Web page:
The Five C’s of Lending


There are Five C’s of Credit that all business owners should know when they are ready to request financing for their business.  Those Five C’s are:

Cash Flow

Every business owner should know where they stand on all Five C’s and use them to help in the preparation of questions and concerns you may get on your business when you apply for your next equipment finance.


Does your business generate enough cash flow to replay the loan you are requesting? Your historical and projected cash flow will both be reviewed during the cash flow analysis and will be compared to your projected debt service requirements.  Every bank completes their cash flow and debt service coverage ratios a little different, but here is a general formula you can use:

Cash Flow Coverage=    
Net income after taxes + depreciation + interest + rent – distributions
Proposed debt obligation + CPLTD (current portion long term debt) from prior year + rent + interest

Most lenders will look at the past two to three years of your financial statements or tax returns and the most recent financial statement on your business depending on where you are in your fiscal year.  While projected cash flow is important, the lender will usually put more weight into the historical cash flow of the business and make sure it is sufficient to support the requested debt.  Projected cash flows usually show higher figures than historical performance because of the expected growth of the company.  Because of this, your lender will review these with some skepticism.  You should be prepared to defend your future cash flow projections with information that would give your lender data to show these figures are accurate, such as signed contracts or backlog information.  A typical cash flow coverage should be 1.2 or higher to meet most lender’s guidelines.  This means the company is expected to generate at least $1.20 of cash flow for each dollar of debt service.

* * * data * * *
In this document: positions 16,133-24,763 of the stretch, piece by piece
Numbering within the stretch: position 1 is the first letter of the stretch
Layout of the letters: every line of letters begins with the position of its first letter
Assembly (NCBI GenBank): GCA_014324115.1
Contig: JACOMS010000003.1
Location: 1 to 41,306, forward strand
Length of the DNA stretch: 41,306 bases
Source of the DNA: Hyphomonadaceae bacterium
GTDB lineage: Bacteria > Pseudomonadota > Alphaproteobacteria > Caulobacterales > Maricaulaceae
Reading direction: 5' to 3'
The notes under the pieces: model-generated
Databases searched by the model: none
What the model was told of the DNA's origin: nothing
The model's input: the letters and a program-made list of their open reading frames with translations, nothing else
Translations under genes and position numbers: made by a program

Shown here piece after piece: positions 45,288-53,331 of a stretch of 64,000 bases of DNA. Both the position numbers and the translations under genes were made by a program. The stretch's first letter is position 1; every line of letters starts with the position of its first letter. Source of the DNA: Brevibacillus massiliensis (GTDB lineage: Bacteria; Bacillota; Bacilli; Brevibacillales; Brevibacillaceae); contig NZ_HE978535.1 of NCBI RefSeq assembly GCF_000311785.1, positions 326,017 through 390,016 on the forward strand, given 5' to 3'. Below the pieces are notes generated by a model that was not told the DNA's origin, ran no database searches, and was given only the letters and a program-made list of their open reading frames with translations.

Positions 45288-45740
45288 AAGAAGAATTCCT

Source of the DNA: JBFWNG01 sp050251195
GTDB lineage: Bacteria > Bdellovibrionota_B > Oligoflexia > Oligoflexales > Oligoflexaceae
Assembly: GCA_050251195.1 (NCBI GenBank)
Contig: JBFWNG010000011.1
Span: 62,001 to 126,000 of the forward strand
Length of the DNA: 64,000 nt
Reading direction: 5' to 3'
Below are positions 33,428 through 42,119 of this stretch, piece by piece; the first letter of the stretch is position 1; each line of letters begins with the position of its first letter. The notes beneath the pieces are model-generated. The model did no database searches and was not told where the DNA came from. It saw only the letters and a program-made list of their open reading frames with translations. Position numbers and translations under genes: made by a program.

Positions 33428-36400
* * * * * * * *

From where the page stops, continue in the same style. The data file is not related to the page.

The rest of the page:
Collateral is important to a lender as it is the secondary source of repayment of the loan.  If the company is unable to generate sufficient cash flow to repay the loan, the lender will get the collateral and liquidate it using the funds to pay off the loan.  Many lenders want the collateral to be equal to or higher than the amount of financing provided.  Some banks may ask for additional collateral on top of the equipment they are financing in order to overcome financial or credit issues.  Many banks are only interested in financing collateral types that they can easily liquidate such as accounts receivable, inventory, equipment and real estate.  Most lenders will only use a percentage of the value of the equipment or collateral on the financing.  For example, on average a bank will generally give a business 80% of the value of their accounts receivable, 50% against their inventory, 80% against equipment and 75% against real estate.  Each bank will waiver on these percentages a little based on their historical experience in other liquidation scenarios against each asset class.  Keep in mind there are costs to liquidating (appraisals, shipping, legal expenses) or collecting (bad debt customers) on these assets and the percentages will reflect these costs also.  Most lenders will look at comparable assets to verify the true value of the asset.